Even though some 68% of businesses now use some form of public cloud services, that doesn’t mean there aren’t competitors out there that the remaining businesses who have not turned to the public cloud are using as an alternative. In fact, there are at least three alternative options, including at least one that offers superior service, control, and security to any public cloud environment. The following is a brief breakdown of the strongest competitors of a public cloud:
  • Onsite/hosted cloud: As many businesses originally did prior to the development of public clouds, you always have the option of building your own onsite, hosted cloud environment. In this case, your business purchases and owns servers, manages a data center, and handles the maintenance and security of all the IT infrastructure involved in keeping your business online. The costs for such a solution can be prohibitive for many businesses.
  • Hybrid Cloud: A hybrid cloud offers a combination of the benefits of a public cloud environment with the enhanced security and dedicated resources of a private cloud. Most hybrid cloud environments are still hosted by an outside third-party, so there’s no need to maintain a data center or buy your own servers. However, you get your own dedicated data center, servers, and customized virtual machines and/or software setups that are isolated from other users working with those third-party providers.
  • Private Cloud: A private cloud environment can be hosted offsite or onsite and ensures that all of your computing resources and IT infrastructure elements are controlled by your brand, chosen by your brand upfront, and you have greater control in preventing security breaches and recovering from disasters that could take the brand offline.

What is a Private Cloud?

A private cloud is a data center and servers, as well as software programs, virtual machines, and other computing resources. These computing resources are offered either over the Internet or on a private internal network and are available only to select users. Private clouds can deliver some of the benefits of a public cloud, such as self-service, scalability, and elasticity, while also delivering benefits a public cloud cannot such as greater control and the ability to customize the resources and services allowed.

What are the Benefits of a Private Cloud?

Among the primary benefits of a private cloud is the ability for your business to run the IT systems in a private environment with flexibility, guaranteed resource availability, strong security, and regulatory compliance. Perhaps most important in the context of the previous conversation on security, private clouds offer higher levels of security and privacy because the IT infrastructure is protected by company-controlled firewalls and internal hosting to keep operations and sensitive data save.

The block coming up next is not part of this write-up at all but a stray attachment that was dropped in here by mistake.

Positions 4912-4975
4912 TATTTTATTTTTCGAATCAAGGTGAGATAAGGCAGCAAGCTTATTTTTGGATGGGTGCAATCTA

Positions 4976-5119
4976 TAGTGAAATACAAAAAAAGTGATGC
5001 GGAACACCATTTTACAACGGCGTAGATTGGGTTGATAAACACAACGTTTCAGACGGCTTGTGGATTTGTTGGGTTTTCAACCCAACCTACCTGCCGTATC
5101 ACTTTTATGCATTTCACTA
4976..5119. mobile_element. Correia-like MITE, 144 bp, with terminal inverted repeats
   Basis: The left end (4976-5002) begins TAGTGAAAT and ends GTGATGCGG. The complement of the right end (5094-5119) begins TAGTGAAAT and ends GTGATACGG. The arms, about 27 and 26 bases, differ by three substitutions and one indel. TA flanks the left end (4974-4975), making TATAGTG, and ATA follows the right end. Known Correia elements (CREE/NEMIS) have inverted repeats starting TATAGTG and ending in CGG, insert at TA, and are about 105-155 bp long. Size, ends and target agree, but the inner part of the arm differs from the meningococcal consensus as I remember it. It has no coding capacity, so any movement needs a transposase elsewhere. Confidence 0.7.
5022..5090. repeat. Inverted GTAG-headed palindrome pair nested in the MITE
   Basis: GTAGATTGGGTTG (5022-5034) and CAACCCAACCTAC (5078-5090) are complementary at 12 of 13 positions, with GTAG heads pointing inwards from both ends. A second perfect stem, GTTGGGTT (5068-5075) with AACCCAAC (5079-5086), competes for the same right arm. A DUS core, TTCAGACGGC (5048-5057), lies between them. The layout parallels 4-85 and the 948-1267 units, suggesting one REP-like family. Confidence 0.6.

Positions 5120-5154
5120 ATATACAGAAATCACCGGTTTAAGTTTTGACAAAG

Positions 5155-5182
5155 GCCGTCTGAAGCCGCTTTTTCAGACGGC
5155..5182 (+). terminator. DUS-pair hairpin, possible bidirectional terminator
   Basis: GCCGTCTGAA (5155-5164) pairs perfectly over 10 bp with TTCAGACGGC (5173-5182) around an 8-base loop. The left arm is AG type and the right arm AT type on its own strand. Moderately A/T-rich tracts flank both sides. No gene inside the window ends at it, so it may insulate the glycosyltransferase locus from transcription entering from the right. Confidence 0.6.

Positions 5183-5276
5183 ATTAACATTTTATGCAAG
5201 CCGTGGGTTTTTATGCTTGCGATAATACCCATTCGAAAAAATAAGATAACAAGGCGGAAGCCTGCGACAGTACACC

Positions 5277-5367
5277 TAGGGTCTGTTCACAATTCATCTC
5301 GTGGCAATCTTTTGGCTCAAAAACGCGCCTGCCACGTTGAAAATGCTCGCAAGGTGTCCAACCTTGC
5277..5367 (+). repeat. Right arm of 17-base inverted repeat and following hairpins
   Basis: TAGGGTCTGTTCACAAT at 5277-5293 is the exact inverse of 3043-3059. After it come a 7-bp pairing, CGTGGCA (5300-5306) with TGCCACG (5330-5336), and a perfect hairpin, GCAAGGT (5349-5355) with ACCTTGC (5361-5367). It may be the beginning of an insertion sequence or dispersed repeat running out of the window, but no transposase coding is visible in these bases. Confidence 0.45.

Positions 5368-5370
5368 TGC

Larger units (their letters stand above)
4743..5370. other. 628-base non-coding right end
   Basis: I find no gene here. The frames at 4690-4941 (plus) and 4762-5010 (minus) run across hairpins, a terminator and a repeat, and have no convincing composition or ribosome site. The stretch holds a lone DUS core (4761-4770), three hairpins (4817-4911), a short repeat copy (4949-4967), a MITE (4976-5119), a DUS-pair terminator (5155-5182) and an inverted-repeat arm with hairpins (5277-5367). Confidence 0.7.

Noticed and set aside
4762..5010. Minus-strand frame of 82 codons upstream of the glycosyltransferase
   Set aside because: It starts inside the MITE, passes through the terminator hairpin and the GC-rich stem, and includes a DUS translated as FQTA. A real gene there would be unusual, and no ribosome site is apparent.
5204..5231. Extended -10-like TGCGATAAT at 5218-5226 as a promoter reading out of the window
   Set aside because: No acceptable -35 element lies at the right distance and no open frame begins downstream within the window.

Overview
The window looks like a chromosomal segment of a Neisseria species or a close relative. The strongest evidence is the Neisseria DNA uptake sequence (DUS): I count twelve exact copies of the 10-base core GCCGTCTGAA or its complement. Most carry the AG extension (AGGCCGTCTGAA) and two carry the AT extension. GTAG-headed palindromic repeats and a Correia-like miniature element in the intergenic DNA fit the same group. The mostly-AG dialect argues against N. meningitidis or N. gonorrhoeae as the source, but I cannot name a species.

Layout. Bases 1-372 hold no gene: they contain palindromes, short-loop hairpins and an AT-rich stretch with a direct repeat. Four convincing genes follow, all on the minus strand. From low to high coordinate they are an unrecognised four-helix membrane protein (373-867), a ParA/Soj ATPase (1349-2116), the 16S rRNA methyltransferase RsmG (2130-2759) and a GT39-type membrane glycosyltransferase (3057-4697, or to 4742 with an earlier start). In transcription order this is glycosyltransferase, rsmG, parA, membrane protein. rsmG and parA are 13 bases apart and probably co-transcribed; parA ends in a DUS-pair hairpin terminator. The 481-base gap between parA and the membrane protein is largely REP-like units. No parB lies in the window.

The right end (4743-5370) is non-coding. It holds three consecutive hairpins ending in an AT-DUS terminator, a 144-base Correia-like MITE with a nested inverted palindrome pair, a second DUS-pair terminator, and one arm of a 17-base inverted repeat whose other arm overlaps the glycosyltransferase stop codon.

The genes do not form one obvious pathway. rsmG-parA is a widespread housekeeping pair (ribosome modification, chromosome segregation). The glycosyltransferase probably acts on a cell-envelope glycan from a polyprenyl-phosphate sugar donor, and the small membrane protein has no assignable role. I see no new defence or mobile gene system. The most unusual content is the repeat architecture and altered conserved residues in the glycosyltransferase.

Who Should Use a Private Cloud?

It is up to the individual company to determine whether or not a private cloud is ideal for them, however, most companies are likely to find that a private cloud environment is the best option. For any company that operates in some of the aforementioned industries (banking, finance, credit card processing, healthcare, governmental contracts, etc.), a private cloud environment is a must because it ensures that individual company has control over its data and can meet security compliance and regulations that govern the handling and storage of sensitive data.

Is the Public Cloud Really More Convenient?

Public clouds are promoted as being the most convenient and cost-effective means of launching a business online, using data to grow your business, and leveraging the latest software programs and other computing resources to run your business from day-to-day. While it is true that a public cloud allows a business to quickly access more resources and share workloads across data center servers located around the globe to ensure optimum uptime, public clouds are not as convenient as they appear.
As highlighted earlier, even the promoted uptime of a public cloud is not always a given. Hackers have proven adept at targeting public cloud environments to bring major brands like Netflix offline without even specifically targeting Netflix. In that instance, was it really more convenient for Netflix to be running its service on a public cloud infrastructure? Netflix and its users were left to wait while a third-party provider took charge of getting the service back online.
Additionally, a public cloud environment promises accessibility and performance to all users, but that can come with a cost for each user. While there are data centers and servers located around the globe in some of the largest public cloud environments to carry the load of operations on the network, that doesn’t mean you always enjoy lightning-fast performance. Upticks in the usage of other customers on the same public cloud can slow your company’s performance on the same network. Again, you are left to twiddle your thumbs because you have no direct ability to redirect computing resources to other servers when the bandwidth gets clogged in your public cloud environment.

Which is Right for You?

The message should be clear by now: public clouds are not always worth it. Avatara CompleteCloud is a private IT platform that ensures you have all the computing resources you need in an IT solution that provides you with data centers, servers, ample storage, virtual machines, software, and all of the services you need to get the job done on a daily basis. Our CompleteCloud IT platform is far more advanced than the average cloud solution that ensures connectivity, provides security, and flexes with the needs of your company alone. Forget sharing services and access with other users and enjoy the benefits of private cloud infrastructure, managed services, managed security, and even VOIP.